The prime minister has refused to rule out the possibility of crashing out without a free trade agreement (FTA) in December 2020, abruptly halting a press conference on Wednesday when he was challenged on the issue by The Independent.
Liberal Democrats said the developments exposed as a “fallacy” Mr Johnson’s claim to be able to “get Brexit done” on 31 January if he wins next week’s election, warning that the UK will instead be plunged into a race against time to avoid leaving on unfavourable World Trade Organisation terms at the end of next year.
In a draft communique set to be released by the remaining 27 EU member states on Friday next week – the day after the 12 December election – the European Council will warn of a new ticking clock with a fresh round of negotiations strongly resembling the past three years.
In a striking deja vu, the leak showed the leaders will confirm that Michel Barnier will reprise his role as chief negotiator, that there would be no side deals with individual member states, and that the issue will come to a head at a string of make-or-break EU summits.
The independent UK in a Changing Europe think tank warned this week that leaving without an FTA at the end of 2020 could deliver a hit of between 3.2 to 4.5 per cent to GDP, cutting the government’s annual income by up to £28bn.
The withdrawal agreement that Mr Johnson aims to implement next month involves the UK handing over a financial settlement of more than £30bn to Brussels and withdrawing from EU political structures, but does not guarantee the kind of trade deal that would avoid disruption to food and medicine imports and transport and the erection of tariff barriers.
The deal sets a tight deadline of just 11 months to complete an agreement of a kind that typically takes several years to conclude. And the Conservative manifesto has ruled out any extension of the so-called “transition” to full Brexit beyond the end of next year.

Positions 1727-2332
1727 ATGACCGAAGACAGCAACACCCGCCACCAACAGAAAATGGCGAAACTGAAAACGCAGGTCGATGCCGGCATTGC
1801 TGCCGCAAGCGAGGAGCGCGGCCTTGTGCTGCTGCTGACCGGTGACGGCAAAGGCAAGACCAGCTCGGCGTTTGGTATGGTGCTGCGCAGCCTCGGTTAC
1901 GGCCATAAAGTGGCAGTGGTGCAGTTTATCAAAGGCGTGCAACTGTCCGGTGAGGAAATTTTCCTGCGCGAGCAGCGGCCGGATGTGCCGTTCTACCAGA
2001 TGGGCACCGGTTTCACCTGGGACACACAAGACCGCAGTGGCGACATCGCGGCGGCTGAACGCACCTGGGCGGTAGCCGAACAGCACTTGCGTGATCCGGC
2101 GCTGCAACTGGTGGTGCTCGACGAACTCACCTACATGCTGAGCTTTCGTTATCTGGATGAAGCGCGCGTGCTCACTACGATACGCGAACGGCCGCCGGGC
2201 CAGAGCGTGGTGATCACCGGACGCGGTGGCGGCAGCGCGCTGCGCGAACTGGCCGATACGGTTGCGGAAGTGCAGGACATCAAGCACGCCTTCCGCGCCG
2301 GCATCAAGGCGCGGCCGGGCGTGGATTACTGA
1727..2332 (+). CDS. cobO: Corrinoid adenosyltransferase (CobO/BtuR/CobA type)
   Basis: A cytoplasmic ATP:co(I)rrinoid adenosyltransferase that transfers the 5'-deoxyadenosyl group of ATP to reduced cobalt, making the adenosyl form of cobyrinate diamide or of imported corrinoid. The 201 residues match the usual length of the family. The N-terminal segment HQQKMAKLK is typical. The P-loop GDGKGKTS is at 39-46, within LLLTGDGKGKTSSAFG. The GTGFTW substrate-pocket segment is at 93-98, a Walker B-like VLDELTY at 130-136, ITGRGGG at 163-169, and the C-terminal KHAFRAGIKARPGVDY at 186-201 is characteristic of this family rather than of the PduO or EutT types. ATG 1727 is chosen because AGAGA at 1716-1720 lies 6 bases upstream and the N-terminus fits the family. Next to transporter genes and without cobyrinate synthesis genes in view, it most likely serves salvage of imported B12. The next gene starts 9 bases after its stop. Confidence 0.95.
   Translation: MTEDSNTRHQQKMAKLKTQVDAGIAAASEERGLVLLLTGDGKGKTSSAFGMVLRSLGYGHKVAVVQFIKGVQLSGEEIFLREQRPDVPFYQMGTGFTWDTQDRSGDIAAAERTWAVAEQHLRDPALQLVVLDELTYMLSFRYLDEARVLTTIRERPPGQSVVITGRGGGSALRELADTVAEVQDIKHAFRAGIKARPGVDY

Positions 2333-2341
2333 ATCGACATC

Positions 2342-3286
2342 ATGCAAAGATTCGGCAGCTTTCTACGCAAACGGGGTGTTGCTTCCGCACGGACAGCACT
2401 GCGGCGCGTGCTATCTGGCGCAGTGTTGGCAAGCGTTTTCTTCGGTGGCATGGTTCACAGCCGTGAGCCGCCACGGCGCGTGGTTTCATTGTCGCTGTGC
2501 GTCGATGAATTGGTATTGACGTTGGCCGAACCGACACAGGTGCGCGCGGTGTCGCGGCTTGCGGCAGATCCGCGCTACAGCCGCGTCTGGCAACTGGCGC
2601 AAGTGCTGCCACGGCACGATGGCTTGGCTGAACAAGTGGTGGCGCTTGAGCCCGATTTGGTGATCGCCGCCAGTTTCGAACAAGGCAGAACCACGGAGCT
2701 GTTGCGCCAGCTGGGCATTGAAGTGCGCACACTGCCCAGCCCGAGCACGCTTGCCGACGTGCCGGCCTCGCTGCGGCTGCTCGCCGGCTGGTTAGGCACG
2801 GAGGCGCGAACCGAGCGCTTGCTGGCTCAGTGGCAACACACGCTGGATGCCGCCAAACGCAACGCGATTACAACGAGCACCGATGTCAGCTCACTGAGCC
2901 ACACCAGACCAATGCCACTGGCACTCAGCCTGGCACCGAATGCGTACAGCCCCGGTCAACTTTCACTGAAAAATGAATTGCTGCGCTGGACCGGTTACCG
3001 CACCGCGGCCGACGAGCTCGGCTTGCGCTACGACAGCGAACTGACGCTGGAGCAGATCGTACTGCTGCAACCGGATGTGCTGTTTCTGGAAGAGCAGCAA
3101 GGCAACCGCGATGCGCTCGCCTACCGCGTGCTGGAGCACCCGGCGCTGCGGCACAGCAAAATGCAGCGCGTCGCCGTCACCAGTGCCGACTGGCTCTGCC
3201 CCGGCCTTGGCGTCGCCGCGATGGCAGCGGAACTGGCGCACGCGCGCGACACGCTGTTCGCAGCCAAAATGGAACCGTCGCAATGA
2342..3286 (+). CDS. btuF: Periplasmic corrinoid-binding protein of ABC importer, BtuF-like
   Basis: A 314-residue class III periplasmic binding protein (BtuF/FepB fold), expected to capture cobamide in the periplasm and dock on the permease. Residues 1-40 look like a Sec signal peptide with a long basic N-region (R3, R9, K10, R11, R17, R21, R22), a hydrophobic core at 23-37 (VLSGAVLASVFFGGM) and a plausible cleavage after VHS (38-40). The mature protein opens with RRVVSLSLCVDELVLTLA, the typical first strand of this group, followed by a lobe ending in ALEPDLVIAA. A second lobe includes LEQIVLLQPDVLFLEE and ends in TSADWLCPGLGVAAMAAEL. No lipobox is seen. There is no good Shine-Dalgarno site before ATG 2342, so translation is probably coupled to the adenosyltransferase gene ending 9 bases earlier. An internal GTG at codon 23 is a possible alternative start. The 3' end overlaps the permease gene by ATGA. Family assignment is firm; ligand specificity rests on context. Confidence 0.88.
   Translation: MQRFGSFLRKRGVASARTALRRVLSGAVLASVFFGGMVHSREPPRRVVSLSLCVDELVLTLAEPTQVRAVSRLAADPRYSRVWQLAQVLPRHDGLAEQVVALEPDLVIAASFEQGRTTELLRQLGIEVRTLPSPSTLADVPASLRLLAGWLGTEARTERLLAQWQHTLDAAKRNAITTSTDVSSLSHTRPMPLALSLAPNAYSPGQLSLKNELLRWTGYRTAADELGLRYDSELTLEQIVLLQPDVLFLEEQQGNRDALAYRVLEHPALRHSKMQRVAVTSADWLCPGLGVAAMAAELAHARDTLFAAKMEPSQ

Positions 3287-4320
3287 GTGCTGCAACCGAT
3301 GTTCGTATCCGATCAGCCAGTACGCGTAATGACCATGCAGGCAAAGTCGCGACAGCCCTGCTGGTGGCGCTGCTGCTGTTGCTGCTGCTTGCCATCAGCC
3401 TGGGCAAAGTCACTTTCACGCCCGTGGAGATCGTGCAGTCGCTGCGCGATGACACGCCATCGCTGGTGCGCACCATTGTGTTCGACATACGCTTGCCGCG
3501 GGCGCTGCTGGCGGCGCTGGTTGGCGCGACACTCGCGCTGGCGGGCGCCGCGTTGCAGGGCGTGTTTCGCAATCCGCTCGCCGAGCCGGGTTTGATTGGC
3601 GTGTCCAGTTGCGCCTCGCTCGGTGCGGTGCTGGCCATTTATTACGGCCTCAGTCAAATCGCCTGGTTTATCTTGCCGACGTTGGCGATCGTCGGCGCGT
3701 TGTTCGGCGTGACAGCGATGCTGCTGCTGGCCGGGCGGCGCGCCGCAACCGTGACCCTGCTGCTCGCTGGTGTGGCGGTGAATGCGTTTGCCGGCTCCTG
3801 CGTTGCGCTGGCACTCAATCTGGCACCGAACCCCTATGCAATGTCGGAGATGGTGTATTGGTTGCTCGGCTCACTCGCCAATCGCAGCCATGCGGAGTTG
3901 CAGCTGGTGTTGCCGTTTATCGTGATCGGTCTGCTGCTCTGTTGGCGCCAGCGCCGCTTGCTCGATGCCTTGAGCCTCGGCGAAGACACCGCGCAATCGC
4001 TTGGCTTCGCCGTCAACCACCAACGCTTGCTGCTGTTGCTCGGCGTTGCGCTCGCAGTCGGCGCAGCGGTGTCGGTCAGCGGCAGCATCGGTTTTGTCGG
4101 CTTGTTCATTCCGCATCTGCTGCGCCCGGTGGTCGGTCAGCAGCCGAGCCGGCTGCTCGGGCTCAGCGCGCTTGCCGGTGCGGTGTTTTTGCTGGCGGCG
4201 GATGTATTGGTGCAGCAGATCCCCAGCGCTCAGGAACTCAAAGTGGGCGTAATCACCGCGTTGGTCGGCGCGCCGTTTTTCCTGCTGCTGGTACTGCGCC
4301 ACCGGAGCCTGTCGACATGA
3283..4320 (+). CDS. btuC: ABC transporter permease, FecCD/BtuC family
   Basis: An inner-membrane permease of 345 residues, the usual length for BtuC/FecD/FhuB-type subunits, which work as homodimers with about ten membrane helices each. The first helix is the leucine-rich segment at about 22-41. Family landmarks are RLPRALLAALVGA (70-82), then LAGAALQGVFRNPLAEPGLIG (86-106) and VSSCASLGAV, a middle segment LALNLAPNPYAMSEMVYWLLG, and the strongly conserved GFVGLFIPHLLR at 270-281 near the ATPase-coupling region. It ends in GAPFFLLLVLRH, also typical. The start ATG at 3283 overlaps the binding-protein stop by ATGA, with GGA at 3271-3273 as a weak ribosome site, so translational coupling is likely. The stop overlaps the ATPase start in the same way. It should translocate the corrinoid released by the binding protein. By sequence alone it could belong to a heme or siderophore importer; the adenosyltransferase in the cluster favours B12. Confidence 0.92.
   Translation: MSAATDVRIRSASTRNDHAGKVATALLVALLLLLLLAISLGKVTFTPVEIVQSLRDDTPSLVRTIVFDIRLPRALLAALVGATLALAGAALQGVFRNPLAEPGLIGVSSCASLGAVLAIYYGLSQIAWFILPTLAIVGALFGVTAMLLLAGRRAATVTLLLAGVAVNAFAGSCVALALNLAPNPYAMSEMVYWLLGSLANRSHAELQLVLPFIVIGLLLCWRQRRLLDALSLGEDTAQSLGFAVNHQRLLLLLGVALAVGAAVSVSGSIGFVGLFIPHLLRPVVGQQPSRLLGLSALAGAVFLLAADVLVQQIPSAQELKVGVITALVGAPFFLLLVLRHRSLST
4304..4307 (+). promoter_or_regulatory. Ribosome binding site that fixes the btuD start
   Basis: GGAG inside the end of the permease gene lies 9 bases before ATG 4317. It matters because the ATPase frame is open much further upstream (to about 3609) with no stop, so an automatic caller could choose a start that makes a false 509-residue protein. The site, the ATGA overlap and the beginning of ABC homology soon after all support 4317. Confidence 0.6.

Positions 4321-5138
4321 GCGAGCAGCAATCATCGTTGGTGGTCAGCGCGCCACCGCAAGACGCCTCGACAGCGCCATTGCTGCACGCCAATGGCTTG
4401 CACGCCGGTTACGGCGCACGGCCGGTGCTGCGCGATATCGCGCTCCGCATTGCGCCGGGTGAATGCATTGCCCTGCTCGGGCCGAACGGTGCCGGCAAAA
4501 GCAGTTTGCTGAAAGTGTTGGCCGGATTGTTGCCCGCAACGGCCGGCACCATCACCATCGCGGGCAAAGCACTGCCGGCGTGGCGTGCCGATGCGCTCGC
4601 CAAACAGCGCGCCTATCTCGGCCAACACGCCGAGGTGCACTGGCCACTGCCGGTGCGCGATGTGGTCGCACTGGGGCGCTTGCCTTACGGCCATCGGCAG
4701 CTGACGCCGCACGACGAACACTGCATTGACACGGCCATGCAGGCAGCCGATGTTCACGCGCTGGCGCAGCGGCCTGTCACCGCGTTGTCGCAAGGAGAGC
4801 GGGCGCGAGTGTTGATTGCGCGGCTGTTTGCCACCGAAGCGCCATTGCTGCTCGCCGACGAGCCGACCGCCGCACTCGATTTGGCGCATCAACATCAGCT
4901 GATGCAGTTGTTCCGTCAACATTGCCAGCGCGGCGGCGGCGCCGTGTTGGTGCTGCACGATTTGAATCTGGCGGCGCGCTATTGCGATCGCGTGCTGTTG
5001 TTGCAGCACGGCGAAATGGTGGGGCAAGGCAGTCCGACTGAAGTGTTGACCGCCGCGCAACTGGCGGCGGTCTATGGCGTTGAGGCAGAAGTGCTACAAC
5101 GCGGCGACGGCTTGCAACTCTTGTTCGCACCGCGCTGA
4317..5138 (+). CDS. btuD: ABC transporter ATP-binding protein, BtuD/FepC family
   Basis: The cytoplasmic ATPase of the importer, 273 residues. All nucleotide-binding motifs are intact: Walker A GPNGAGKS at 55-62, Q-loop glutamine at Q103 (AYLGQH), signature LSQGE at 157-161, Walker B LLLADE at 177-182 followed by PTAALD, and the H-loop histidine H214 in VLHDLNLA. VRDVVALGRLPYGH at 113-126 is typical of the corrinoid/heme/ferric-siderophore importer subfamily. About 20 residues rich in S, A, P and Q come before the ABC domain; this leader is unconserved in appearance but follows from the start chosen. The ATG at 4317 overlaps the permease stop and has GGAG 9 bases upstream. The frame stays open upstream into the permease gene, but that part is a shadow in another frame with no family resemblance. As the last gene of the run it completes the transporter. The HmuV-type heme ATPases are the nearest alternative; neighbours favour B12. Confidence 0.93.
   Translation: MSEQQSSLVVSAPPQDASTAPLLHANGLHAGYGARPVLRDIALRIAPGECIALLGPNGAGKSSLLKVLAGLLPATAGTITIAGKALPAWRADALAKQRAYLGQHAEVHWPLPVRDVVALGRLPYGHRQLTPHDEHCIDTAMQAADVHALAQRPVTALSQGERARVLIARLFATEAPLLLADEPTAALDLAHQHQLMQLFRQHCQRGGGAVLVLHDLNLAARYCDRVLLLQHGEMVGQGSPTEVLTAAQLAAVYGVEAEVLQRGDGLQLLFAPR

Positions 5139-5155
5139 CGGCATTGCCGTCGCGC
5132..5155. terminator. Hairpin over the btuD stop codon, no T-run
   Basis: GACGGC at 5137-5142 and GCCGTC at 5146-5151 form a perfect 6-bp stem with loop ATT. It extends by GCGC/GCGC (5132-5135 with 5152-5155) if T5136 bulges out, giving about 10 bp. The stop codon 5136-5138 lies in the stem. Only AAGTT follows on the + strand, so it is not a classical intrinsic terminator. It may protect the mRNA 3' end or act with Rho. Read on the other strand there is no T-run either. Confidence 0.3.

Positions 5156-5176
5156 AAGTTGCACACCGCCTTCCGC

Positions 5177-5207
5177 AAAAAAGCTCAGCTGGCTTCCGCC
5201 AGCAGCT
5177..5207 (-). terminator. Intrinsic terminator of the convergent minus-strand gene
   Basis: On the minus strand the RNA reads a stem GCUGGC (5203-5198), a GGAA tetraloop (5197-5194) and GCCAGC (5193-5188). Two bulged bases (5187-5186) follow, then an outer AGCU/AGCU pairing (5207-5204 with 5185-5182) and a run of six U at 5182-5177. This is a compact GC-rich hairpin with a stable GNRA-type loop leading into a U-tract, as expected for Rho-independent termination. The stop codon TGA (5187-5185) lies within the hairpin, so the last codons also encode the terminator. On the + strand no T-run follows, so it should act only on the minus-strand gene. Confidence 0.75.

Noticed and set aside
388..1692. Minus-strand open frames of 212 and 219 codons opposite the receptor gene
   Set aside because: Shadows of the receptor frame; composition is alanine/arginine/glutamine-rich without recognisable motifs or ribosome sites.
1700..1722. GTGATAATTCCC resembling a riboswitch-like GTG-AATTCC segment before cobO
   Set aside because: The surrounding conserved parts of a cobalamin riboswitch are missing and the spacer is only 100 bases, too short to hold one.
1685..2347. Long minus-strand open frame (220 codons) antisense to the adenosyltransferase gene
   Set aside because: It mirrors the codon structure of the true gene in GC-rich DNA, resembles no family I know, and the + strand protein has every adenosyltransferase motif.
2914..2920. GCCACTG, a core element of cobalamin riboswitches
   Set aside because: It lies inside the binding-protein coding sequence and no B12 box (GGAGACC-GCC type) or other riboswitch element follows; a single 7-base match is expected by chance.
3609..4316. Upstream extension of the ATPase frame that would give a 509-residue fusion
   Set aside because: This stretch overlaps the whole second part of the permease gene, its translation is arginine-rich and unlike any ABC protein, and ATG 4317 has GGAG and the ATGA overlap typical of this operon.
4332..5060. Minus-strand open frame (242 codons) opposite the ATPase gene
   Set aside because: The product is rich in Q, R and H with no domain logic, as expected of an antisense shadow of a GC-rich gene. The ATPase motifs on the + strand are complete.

The leaked draft European Council conclusions, seen by The Independent, state that “negotiations should be organised in a way that makes the best possible use of the limited time available for negotiation and ratification by the end of the transition”.
The EU’s director-general for trade, Sabine Weyand, has previously warned that this timescale will only allow for a “bare bones” deal at best, with the other alternative of a no-deal Brexit.
In a press conference at the conclusion of the Nato summit in Watford, Mr Johnson was asked whether he accepted that the UK could in a year’s time be leaving the EU without a trade deal with either its former European partners or the US – and whether he had made “crystal clear” to President Donald Trump that the NHS would not be on the table in trade talks.
The prime minister responded: “I think everybody by now has rumbled this for the nonsense that it is. I think I might just wind up this press conference now because I think we have started to scrape the barrel.”